The economy is going through some rough times, and we're all taking hits. So sometimes it's helpful to step back and take a longer view of where we're going. And here's one longer view to consider – gross metropolitan (or domestic) product.
According to figures released by the Bureau of Economic Analysis, four of six Gulf Coast Aerospace Corridor metropolitan areas experienced growth in real GDP between 2002 and 2006, and are among 167 that gained at a pace larger than the 12.8 percent for U.S. metro areas as a whole.
Granted, these figures do not take into account more recent years, but it's the trend that's important. The five-year rankings based on the BEA figures were compiled by the State Science and Technology Institute of Ohio. SSTI said the aggregate GDP for metro areas in current dollars was $11.79 trillion in 2006, about 90 percent of the U.S. GDP.
OK, here are the details.
Florida's Fort Walton Beach-Crestview-Destin MSA, which owes a lot of its GDP to activities at Eglin Air Force Base, had a five-year increase of 24.1 percent, good enough to make it 33rd of the nation's 363 metro areas. Mississippi's Pascagoula MSA, with a growth of 23.2 percent, earned a ranking of 39. Pascagoula can attribute a lot of its GDP to shipbuilders, including Northrop Grumman and VT Halter Marine. It also builds unmanned aerial systems, but that facility did not open until 2006.
Florida's Pensacola-Ferry Pass-Brent MSA had a ranking of 90 with a five-year growth of 17.4 percent. That metro area was hit by Hurricane Ivan in 2004, then nine months later by Hurricane Dennis in 2005, but the GDP growth does not show any letdown associated with those twin storms. Alabama's Mobile MSA is next in the Gulf Coast aerospace region with GDP growth of 13.1 percent and a ranking of 162. In future years, you're likely to see Mobile's GDP go up at a faster pace when some of the big projects the county has won kick in. If the city winds up with the EADS aircraft plant, that will boost it even more.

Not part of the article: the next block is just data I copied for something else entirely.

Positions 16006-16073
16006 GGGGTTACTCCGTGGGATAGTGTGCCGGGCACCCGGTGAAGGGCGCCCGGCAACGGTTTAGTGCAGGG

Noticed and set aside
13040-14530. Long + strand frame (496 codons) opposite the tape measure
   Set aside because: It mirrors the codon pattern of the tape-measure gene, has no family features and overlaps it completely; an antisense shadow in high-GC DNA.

The only two Gulf Coast aerospace corridor metro areas that grew at a negative rate over the five years were New Orleans-Metairie-Kenner MSA and Gulfport-Biloxi MSA, with rates of -0.7 and -2.3, respectively, and rankings of 345 and 352. But both MSAs were hard-hit by Hurricane Katrina in August 2005. Those two metro areas are in a group of 23 that experienced a decrease over the five years. But SSTI notes that for New Orleans and Gulfport, the reason is related to the natural disaster. The decline in other metro areas may be more systemic as they restructure away from declining industrial sectors.
Now a little perspective.
Other immediate Gulf Coast metropolitan areas also performed pretty well over the five-year period. Lake Charles and Houma-Bayou Cane-Thibodaux, both in Louisiana, had five-year growth of 30.9 and 28.3 percent, respectively, and rankings of 13 and 18, while Florida's Panama City-Lynn Haven had a five-year growth of 26.9 percent for a ranking of 23 – all better than the metro areas of the aerospace corridor. Hattiesburg, home to the University of Southern Mississippi, is ranked 78 with a growth of 18.5 percent, the same rate as Louisiana’s Lafayette MSA – ranked 79. Dothan, Ala., near Fort Rucker, was ranked 122 with a growth of 15 percent.
And how did the nation's science and technology hotspots perform? Well Huntsville, Ala., had a five-year growth of 24.7 percent and a ranking of 31, just a couple of notches above Fort Walton Beach. Silicon Valley’s San Jose-Sunnyvale-Santa Clara grew 21.5 percent and was ranked 49. Two other areas known for their high-tech economies, the Washington-Arlington-Alexandria MSA and Boston MSA, had GDP growth of 18.3 and 9.8, respectively, and rankings of 81 and 207.
Major cities Atlanta and Houston came in at 12.9 and 12.8, respectively, rankings of 167 and 168. Birmingham, Ala., grew its GDP 6.8 percent over the five years and ranked 253.
And state capitals? Louisiana's Baton Rouge MSA grew 21.9 percent over the five years and was ranked 48, while Alabama’s Montgomery MSA had a growth of 11.6 percent and a ranking of 187. Florida's Tallahassee MSA had a rank of 190 and growth of 11.5 percent and Mississippi's Jackson grew 8.6 percent and was ranked 219.
In a posting Sept. 26, I mentioned a story in the October issue of Alliance Insight, a science and technology newsletter of the Mississippi Gulf Coast Alliance for Economic Development, about the new spirit of cooperation in the Gulf Coast when it comes to aerospace. I promised I'd provide a link when it's available, and here it is. I recommend reading it, but then again, I wrote it.